And what about that ending! Not until Casino Royale would a Bond film dare to finish on such a downer; and the death of Vesper is followed by Bond’s triumphant capture of Mr White. Not here. No optimism, no ray of light, no promise of better times to come. Just a distraught Bond cradling the body of the woman who he thought would share the rest of his life. Cue the most incongruous blast of Monty Norman in the whole series. Really people? Did nobody think to roll the credits on Louis Armstrong?
And then there’s George.
Rewatching the film, the early impression of Lazenby was good. Sure, the beach fight is ridiculous, but blame the choreographer. He acquits himself much better in the hotel room tear-up (another scene that’s supposedly a common audition for prospective Bonds). Sure, he lacks the charisma, the inherent cool of Connery, but Lazenby is Bond as a human – less confident, less assured, always a little vulnerable. Quite how much of this is acting, as opposed to the actor, is difficult to judge in a single film. My suspicions shall remain unaired.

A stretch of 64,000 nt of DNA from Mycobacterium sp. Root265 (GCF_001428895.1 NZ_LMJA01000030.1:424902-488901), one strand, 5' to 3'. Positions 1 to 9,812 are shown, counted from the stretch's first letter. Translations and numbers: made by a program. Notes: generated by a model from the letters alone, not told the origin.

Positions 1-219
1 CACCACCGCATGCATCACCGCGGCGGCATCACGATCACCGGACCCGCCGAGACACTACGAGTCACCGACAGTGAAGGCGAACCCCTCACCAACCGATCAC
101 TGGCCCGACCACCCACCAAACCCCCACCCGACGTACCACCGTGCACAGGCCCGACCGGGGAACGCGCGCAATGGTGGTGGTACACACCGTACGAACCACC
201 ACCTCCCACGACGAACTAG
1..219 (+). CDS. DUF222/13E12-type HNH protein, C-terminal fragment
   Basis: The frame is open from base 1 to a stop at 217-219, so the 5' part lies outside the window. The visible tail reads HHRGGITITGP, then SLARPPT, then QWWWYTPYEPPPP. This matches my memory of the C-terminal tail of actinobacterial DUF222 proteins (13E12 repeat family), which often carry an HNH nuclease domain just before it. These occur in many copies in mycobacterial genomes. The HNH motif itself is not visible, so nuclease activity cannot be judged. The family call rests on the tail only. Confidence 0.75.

Throughout On Her Majesty’s Secret Service, an identical film, the film starring Sean Connery, is unspooling in my head. Maybe this is common, maybe it’s just me – but most scenes I can’t help wondering, ‘how would Sean have played that?’ This is obviously unfair, yet them’s the breaks if you’re sandwiched within the most famous Bond of the lot.
One advantage Lazenby enjoys is the lurving. You can’t believe Connery’s Bond would fall for anybody – that’s the point of him. Lazenby’s softer 007 is a believable romantic lead and his relationship with Tracy is the strongest (bar perhaps Vesper) of the series. Funny, considering Lazenby’s alleged womanising on set.
And still: if Connery had mustered a committed performance then the softening of the cold brute, already iconic, would have made an extraordinarily powerful narrative. Big if considering Sir Sean’s disillusionment, but the script might have wrung something magical from the old warhorse. An ageing Bond, touched at last by love, setting out for one last mission against his nemesis… Shivers.